Anthropology, Florida Atlantic University
Friday All day, Plaza Level
Hybridization events that produce viable and fertile hybrids have the potential to alter the evolutionary trajectories of the parental species, as well as lead to the formation of new recombinant lineages. Among extant primates, sympatric hybridization is rare, and the best-known cases occur among the arboreal Cercopithecus monkeys of the guenon radiation. Gombe National Park in Tanzania is the only known persistent hybrid zone between two well-differentiated and ecologically distinct primate species. The Gombe guenon population (Cercopithecus mitis, C. ascanius and their hybrids) thus provides a rare opportunity to study ecological and behavioral dynamics of a hybrid primate population.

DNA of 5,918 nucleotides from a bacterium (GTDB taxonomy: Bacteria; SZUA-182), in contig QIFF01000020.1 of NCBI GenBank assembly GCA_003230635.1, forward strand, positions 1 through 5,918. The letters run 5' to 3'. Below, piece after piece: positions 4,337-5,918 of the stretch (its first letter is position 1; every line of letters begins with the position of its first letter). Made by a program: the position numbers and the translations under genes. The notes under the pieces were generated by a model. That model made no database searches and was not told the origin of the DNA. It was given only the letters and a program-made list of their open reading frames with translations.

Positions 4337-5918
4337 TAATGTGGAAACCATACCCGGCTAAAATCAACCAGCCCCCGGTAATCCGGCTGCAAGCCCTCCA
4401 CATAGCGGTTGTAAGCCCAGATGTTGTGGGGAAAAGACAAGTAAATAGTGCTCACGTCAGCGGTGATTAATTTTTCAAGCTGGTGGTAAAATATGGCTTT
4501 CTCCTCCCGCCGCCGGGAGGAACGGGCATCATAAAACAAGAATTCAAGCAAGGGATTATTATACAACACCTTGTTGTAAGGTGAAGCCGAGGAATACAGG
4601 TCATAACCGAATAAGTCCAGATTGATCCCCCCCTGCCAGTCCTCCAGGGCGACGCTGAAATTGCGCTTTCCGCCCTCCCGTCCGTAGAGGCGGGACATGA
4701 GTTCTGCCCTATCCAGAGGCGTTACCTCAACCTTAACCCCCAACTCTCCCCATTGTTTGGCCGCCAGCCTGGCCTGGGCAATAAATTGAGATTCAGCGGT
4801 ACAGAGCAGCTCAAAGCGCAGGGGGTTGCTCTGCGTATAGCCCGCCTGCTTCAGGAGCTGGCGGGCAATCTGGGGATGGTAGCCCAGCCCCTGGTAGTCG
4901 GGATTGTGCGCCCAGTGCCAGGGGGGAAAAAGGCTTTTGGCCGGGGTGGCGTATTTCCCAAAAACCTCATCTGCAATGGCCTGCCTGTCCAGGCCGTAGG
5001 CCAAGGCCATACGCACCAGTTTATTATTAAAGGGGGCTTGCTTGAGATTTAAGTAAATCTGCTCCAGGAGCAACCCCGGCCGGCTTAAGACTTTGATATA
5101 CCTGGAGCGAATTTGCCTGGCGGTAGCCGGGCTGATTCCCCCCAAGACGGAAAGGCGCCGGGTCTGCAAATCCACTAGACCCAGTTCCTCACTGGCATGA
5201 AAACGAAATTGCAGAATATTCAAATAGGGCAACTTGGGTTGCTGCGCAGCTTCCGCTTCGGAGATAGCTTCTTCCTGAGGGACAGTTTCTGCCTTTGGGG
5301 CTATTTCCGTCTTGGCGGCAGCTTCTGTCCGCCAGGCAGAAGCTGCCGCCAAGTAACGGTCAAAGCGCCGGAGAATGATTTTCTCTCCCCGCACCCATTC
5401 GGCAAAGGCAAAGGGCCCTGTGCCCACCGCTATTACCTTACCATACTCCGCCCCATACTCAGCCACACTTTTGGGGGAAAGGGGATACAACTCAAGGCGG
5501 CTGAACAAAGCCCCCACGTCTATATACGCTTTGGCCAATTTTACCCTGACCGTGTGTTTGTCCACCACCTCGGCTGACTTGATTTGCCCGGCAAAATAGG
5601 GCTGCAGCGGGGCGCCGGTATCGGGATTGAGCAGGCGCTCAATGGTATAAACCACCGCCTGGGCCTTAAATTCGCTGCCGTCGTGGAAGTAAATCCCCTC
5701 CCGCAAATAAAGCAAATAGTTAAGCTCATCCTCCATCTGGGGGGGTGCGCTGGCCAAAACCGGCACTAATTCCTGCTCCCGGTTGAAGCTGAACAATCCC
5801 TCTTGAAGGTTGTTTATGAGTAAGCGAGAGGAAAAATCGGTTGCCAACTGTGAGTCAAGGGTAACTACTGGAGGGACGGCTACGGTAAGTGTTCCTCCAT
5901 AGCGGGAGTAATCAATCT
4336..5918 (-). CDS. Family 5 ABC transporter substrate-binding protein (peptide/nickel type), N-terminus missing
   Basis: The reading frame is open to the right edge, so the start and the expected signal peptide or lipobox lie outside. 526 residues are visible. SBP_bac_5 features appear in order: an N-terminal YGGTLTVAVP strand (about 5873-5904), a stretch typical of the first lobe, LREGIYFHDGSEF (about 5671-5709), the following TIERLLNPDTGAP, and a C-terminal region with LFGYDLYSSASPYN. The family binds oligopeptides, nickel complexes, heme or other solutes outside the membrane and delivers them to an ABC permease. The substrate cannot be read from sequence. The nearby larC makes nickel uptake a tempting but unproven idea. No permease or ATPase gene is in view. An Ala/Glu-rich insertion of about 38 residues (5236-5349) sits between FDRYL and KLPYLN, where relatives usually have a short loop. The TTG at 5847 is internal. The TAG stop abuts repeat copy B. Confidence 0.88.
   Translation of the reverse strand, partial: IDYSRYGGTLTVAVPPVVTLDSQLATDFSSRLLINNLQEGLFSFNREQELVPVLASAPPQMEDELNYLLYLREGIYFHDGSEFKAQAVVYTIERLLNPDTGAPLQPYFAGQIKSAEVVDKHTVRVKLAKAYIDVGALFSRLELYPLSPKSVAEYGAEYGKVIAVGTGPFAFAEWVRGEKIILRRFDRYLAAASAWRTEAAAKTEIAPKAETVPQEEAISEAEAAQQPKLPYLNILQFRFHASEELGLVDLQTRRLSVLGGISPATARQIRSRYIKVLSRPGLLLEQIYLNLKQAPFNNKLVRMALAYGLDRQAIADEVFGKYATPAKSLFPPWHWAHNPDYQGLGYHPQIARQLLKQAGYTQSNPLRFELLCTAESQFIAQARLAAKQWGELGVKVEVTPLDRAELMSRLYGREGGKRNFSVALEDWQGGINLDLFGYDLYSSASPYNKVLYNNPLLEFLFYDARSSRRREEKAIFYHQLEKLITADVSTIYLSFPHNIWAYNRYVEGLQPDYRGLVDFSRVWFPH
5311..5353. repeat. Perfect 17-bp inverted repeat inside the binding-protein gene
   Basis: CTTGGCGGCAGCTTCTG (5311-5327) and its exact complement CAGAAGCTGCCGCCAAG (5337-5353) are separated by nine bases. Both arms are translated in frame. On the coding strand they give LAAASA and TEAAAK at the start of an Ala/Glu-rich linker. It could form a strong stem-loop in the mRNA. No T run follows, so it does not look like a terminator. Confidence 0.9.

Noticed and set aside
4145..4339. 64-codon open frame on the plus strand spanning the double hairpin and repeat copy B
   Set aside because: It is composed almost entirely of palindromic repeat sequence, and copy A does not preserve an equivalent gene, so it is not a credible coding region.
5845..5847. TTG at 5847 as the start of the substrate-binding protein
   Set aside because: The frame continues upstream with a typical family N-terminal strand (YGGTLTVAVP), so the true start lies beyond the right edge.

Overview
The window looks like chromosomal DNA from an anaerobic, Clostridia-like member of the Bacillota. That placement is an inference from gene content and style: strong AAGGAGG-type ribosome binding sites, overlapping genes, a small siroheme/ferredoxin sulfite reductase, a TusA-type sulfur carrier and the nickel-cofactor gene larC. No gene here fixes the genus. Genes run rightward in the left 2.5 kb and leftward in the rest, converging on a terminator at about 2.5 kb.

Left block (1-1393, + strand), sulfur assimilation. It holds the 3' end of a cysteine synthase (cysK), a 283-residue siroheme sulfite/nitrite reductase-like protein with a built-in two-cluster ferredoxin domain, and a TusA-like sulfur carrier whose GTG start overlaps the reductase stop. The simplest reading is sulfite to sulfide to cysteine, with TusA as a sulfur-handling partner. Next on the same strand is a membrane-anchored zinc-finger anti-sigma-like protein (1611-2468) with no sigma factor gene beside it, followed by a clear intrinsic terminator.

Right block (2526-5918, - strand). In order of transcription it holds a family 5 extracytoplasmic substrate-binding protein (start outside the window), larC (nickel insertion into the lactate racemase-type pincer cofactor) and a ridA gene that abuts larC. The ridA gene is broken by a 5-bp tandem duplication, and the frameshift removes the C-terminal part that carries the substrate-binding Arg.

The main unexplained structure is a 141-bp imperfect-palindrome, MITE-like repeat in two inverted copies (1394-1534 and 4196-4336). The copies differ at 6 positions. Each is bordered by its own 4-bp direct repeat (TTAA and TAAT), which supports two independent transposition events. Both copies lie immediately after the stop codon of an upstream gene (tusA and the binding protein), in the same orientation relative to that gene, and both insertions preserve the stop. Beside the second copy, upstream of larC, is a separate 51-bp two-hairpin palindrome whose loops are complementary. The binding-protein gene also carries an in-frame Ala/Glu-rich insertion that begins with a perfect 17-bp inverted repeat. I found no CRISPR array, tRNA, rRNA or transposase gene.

I conducted a 12-month field study of Gombe’s guenon population. I used a combination of line-transect survey methods and focal group follows to estimate abundance of hybrid monkeys and the two parental populations. I recorded GPS positions of all sightings to examine distribution patterns within the entire park. I recorded group composition data and all reproductive behaviors observed. Survey results indicate 15.2% of the monkeys counted were hybrid, 30.4% were C. mitis, and 54.5% were C. ascanius. Hybrid monkey density was highest in the southern half of the park. Females and males of each phenotype mated with conspecifics, heterospecifics and hybrids. Heterospecific and hybrid monkeys engaged in affiliative, contact calling, and intergroup territorial behaviors typical of conspecific members of the same social group. These behavioral observations confirmed that mixed-phenotype groups (groups having blue, red-tailed and hybrid adult females) are a behaviorally defined social group type occurring at Gombe.